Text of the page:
Developing Norms, Prioritizing Responses
The last few months have brought multiple revelations about widespread cybersecurity breaches impacting both powerful governments and thousands of private companies.
First it was the SolarWinds hack: As Ars Technica reported, the U.S. Cybersecurity Infrastructure and Security Agency “determined that this threat poses a grave risk to the Federal Government and state, local, tribal, and territorial governments as well as critical infrastructure entities and other private sector organizations.” Multiple other countries were impacted, too.
Then we read about the Microsoft Exchange attacks: by mid-March, CNN reported that security experts “estimated that at least 20,000 US-based Exchange servers remain unpatched and vulnerable to exploitation, and as many as 80,000 around the globe…. The number of attempted attacks against organizations has been doubling every two to three hours, according to Check Point Research, which monitors the internet for malicious activity.”
The White House is now considering how to respond to those attacks: “’When not one but two cyberhacks have gone undetected by the federal government in such a short period of time, it’s hard to say that we don’t have a problem’… Biden administration officials said they would seek a deeper partnership with the private sector,” reports the New York Times. Officials plan to develop “a real-time threat sharing arrangement, whereby private companies would send threat data to a central repository where the government could pair it with intelligence from the National Security Agency, the C.I.A. and other spy shops, to provide a far earlier warning than is possible today.”
In Lawfare, an article draws distinctions between the two operations and argues that those distinctions should inform the U.S. response:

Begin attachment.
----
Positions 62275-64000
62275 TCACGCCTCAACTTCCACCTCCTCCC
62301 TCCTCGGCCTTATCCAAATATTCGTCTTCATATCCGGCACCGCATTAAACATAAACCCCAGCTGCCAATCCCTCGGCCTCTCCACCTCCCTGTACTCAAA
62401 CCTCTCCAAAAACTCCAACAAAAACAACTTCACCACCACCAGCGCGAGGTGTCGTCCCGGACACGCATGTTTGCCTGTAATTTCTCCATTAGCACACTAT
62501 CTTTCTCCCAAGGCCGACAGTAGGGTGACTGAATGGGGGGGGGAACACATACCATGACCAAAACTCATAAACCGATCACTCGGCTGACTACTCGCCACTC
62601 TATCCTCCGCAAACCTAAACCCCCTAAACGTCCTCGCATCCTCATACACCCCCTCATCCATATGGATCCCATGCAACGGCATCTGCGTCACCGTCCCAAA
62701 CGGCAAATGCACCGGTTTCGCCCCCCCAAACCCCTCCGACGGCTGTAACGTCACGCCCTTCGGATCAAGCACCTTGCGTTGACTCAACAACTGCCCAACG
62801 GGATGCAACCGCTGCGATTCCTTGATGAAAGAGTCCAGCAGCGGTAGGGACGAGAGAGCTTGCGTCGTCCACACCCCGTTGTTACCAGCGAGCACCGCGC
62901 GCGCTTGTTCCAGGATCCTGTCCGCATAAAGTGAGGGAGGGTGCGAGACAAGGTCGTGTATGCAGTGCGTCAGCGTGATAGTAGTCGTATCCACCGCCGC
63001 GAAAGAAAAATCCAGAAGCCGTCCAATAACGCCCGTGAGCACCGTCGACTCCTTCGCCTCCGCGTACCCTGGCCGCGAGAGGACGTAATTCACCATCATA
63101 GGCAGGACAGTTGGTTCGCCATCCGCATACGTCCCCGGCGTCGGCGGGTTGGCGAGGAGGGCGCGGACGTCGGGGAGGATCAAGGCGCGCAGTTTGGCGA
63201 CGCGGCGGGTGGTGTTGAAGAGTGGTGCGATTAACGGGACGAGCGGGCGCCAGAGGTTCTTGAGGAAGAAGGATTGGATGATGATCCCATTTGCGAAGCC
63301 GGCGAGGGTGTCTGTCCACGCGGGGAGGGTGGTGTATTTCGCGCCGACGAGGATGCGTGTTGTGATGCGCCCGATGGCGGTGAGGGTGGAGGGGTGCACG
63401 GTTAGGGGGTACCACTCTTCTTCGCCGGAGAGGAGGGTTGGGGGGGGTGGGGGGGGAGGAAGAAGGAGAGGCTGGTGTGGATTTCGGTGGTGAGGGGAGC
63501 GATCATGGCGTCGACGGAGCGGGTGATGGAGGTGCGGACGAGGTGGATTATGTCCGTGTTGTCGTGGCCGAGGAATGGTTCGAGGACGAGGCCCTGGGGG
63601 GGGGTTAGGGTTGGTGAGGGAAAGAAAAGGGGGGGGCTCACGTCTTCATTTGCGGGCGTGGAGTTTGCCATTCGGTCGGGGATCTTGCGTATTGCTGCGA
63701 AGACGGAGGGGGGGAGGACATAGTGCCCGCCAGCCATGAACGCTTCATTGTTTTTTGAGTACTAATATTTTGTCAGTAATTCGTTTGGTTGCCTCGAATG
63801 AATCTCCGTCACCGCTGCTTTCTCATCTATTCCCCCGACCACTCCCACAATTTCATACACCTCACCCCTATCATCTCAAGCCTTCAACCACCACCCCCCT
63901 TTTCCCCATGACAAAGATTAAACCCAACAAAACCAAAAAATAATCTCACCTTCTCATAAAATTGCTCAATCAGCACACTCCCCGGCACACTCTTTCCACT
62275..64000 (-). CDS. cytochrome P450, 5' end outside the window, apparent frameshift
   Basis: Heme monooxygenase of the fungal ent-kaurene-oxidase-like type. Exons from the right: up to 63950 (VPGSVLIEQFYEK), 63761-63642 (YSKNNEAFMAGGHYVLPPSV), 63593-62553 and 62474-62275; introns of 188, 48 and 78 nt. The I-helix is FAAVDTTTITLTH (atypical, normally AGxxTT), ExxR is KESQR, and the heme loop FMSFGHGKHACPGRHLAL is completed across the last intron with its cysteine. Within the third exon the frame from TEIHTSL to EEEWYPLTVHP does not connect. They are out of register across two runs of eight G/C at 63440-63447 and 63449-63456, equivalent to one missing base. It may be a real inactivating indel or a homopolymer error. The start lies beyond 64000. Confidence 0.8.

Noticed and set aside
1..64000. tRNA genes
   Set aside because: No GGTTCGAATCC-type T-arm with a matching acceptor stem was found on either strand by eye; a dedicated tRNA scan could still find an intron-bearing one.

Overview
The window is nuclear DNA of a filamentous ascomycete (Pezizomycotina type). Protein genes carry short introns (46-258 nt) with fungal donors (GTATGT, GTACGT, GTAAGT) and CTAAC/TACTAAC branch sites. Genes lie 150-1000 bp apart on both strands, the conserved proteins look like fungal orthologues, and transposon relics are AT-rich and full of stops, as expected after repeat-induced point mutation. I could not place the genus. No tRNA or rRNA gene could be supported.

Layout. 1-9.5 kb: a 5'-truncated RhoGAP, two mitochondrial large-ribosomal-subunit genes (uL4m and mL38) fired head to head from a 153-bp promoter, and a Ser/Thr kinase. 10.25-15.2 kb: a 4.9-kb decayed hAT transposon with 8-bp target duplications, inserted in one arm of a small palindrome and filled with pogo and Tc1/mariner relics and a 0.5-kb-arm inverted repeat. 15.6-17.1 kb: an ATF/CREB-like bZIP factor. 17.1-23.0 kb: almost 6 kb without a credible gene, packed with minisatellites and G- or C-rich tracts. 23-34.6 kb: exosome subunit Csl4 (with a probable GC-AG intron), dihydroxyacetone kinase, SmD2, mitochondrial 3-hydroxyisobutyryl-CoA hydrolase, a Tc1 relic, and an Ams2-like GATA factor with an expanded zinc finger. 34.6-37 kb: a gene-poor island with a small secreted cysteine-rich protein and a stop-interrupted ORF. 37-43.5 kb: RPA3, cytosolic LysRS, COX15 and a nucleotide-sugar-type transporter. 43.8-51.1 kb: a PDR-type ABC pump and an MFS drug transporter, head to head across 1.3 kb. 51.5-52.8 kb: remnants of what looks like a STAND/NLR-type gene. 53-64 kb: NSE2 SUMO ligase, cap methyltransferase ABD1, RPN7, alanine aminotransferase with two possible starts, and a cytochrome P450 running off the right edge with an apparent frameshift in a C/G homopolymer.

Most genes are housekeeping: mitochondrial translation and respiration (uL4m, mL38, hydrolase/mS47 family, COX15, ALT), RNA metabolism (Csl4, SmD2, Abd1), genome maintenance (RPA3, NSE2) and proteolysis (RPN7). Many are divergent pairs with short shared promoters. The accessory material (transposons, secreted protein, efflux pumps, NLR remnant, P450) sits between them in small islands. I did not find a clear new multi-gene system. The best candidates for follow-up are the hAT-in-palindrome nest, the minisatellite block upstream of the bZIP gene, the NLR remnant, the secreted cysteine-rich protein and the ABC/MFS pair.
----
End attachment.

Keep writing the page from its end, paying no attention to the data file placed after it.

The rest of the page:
from both a normative and a strategic point of view, not all hacks are the same. Admittedly, delineating international norms in cyberspace is a difficult and ambiguous exercise, but if there is a clear lesson from these two recent attacks, it is that the U.S. government must try to do so.
Then, on March 18th, a report from Google’s Project Zero team detailed how a “team of advanced hackers exploited no fewer than 11 zero-day vulnerabilities in a nine-month campaign that used compromised websites to infect fully patched devices running Windows, iOS, and Android.” Ars Technica coverage noted that the “breadth and abundance of exploits for known vulnerabilities sets the group apart.”
A day later, a new article highlighted a new attack against critical vulnerabilities in servers sold by a company called F5 Networks. “When security researchers weren't busy attending to the unfolding Exchange mass compromise, many of them warned that it was only a matter of time before the F5 vulnerabilities also came under attack,” wrote Dan Goodin. “Now, that day has come.”
In a response to the SolarWinds attack, security expert Bruce Schneier explained that “[c]ybersecurity is expensive. Cybersecurity to defend against nation-state operations like SolarStorm is very expensive. But cyber-insecurity can end up costing even more. We as a country need to decide when and how we are willing to pay.” He added, however, that it’s “unlikely that the federal government will enforce strict security standards for technology procurement—which is what we need to prevent a repeat of SolarStorm.”
Maybe that is the first step that needs to be implemented immediately—even ahead of (or in conjunction with) threat-sharing arrangements between government agencies and private companies, and ahead of more complex conversations about international norms in cyberspace.
Given all of the things that are now internet-connected, from energy grids to pacemakers and from baby monitors and voice assistants to almost all of our means of communication and most of our means of travel (let alone the “internet of battlefield things”), cybersecurity is now one of the conditions required for the common good.
The cost of cyber-insecurity is already too high.